- M. K. Piya, A. L. Harte, K. Sivakumar et al., “The identification of irisin in human cerebrospinal fluid: Influence of adiposity, metabolic markers, and gestational diabetes,” American Journal of Physiology-Endocrinology and Metabolism, vol. 306, no. 5, pp. E512–E518, 2014.
- J. Zhao, Z. Su, C. Qu, and Y. Dong, “Effects of 12 weeks resistance training on serum irisin in older male adults,” Frontiers in Physiology, vol. 8, article no. 171, 2017.
- H.-J. Kim, B. So, M. Choi, D. Kang, and W. Song, “Resistance exercise training increases the expression of irisin concomitant with improvement of muscle function in aging mice and humans,” Experimental Gerontology, vol. 70, pp. 11–17, 2015.
- AD. Anastasilakis, SA. Polyzos, ZG. Saridakis, G. Kynigopoulos, EC. Skouvaklidou, D. Molyvas et al., “Circulating irisin in healthy, young individuals: day-night rhythm,” Journal of Clinical Endocrinology & Metabolism, vol. 99, no. 9, pp. 3247–3255, 2014.
- A. Roca-Rivada, C. Castelao, L. L. Senin et al., “FNDC5/irisin is not only a myokine but also an adipokine,” PLoS ONE, vol. 8, no. 4, Article ID e60563, 2013.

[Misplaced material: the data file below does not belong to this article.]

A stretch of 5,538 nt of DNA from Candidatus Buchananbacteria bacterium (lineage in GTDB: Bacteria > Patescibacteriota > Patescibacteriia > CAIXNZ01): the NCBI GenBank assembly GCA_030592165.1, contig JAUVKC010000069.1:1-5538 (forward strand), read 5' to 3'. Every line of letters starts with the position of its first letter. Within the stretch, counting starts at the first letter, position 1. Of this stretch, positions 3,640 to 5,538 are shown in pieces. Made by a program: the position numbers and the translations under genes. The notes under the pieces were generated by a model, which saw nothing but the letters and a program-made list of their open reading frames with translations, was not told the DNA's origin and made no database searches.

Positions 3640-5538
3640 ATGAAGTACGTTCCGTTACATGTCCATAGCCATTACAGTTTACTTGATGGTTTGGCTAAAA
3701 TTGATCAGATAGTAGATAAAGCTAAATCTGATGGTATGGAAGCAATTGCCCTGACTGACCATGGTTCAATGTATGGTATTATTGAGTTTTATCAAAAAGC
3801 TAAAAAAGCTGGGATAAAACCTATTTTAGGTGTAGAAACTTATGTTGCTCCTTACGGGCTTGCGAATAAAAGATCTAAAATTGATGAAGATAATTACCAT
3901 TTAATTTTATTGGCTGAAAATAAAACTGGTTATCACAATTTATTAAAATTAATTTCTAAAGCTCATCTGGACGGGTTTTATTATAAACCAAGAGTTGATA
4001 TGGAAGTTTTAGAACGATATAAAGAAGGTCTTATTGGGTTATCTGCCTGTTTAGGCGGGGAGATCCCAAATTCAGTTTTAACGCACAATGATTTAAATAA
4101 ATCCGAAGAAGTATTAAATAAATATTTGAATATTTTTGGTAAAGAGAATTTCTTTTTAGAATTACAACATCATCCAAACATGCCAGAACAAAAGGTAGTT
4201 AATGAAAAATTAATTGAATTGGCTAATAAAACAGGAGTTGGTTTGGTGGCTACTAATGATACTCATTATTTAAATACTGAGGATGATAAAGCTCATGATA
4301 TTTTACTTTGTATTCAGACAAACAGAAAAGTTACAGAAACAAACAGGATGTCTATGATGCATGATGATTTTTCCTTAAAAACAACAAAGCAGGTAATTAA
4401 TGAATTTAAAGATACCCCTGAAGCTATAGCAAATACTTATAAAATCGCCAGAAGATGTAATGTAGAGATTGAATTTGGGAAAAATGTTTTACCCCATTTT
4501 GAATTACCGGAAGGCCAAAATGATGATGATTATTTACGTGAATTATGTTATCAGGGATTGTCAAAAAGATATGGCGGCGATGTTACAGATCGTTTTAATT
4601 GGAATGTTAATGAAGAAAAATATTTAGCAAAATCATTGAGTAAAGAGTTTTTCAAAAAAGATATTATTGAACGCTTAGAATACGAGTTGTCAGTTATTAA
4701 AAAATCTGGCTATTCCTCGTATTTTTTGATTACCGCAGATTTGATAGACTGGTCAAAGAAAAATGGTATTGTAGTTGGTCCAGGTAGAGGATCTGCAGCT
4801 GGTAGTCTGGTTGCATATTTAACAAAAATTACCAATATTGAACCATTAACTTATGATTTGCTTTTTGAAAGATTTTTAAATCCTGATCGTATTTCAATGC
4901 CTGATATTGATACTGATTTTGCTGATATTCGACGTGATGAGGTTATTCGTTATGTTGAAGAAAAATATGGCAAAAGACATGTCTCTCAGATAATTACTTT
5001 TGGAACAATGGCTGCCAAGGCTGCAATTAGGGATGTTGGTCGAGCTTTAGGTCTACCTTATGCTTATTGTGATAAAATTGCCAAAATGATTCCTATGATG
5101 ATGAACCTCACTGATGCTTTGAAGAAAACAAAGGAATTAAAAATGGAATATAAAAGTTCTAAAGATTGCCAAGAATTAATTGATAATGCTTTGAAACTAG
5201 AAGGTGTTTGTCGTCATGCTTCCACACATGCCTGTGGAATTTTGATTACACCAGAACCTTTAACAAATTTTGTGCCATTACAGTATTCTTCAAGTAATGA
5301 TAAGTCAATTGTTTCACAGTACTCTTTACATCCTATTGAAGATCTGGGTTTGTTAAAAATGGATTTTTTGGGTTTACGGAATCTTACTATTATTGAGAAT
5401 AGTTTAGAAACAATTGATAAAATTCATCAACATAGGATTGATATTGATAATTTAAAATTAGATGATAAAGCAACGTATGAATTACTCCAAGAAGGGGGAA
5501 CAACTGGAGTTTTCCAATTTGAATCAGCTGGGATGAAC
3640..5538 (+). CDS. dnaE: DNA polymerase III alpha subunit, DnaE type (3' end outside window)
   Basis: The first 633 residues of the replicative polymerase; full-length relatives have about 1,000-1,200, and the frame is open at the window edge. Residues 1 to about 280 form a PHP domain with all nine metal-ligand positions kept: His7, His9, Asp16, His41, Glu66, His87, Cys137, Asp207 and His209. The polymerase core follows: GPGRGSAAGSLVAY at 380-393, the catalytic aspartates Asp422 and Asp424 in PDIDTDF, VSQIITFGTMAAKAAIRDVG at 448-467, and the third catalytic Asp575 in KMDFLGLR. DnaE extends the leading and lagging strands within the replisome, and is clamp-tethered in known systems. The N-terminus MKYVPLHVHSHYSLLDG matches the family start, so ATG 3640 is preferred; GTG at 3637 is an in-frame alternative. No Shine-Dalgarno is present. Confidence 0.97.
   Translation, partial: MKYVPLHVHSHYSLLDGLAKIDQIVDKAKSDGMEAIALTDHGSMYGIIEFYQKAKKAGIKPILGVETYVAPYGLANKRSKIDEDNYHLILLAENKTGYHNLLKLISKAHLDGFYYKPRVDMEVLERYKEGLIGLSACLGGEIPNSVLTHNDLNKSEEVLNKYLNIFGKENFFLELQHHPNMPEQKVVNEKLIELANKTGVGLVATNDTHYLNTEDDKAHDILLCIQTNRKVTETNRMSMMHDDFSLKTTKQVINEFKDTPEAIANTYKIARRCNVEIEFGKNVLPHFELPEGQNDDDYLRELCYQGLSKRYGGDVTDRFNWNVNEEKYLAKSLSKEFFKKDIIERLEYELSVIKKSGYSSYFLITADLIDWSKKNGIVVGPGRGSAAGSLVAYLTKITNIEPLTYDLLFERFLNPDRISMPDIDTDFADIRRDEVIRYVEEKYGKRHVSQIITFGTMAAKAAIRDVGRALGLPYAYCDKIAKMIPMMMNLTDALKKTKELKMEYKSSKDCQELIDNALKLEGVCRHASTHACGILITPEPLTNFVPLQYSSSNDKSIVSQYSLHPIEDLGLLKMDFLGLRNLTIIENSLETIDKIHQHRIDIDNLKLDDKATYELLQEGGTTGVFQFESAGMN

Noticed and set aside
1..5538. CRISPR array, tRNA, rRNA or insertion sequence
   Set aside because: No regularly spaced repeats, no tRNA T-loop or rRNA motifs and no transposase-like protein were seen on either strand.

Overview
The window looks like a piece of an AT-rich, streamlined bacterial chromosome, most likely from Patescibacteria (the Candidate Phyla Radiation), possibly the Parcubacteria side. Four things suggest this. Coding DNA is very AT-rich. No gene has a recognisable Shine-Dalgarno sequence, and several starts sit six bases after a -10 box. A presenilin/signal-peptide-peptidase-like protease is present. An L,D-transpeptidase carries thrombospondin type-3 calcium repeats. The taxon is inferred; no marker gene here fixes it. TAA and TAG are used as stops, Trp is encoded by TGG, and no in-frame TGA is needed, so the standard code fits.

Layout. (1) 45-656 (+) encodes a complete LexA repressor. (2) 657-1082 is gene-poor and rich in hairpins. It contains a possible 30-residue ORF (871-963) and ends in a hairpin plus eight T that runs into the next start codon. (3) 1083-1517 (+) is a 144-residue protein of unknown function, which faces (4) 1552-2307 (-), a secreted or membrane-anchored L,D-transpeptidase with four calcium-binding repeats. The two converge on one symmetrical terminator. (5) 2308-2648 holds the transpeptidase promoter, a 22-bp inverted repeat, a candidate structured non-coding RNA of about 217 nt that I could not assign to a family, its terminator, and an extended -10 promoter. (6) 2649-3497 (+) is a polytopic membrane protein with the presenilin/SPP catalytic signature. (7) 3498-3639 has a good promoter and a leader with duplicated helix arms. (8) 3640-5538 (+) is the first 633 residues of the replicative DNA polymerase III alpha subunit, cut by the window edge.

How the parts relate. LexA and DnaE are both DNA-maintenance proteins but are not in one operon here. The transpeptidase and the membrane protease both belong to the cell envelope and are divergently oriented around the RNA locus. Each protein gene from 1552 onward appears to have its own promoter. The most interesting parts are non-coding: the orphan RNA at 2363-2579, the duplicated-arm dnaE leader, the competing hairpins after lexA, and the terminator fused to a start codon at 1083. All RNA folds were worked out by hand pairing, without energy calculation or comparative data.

- K. Dulian, R. Laskowski, T. Grzywacz et al., “The whole body cryostimulation modifies irisin concentration and reduces inflammation in middle aged, obese men,” Cryobiology, vol. 71, no. 3, pp. 398–404, 2015.
- A. D. Harris, D. D. Bradham, M. Baumgarten, I. H. Zuckerman, J. C. Fink, and E. N. Perencevich, “The use and interpretation of quasi-experimental studies in infectious diseases,” Clinical Infectious Diseases, vol. 38, no. 11, pp. 1586–1591, 2004.
Copyright © 2017 Anna Szumilewicz et al. This is an open access article distributed under the Creative Commons Attribution License, which permits unrestricted use, distribution, and reproduction in any medium, provided the original work is properly cited.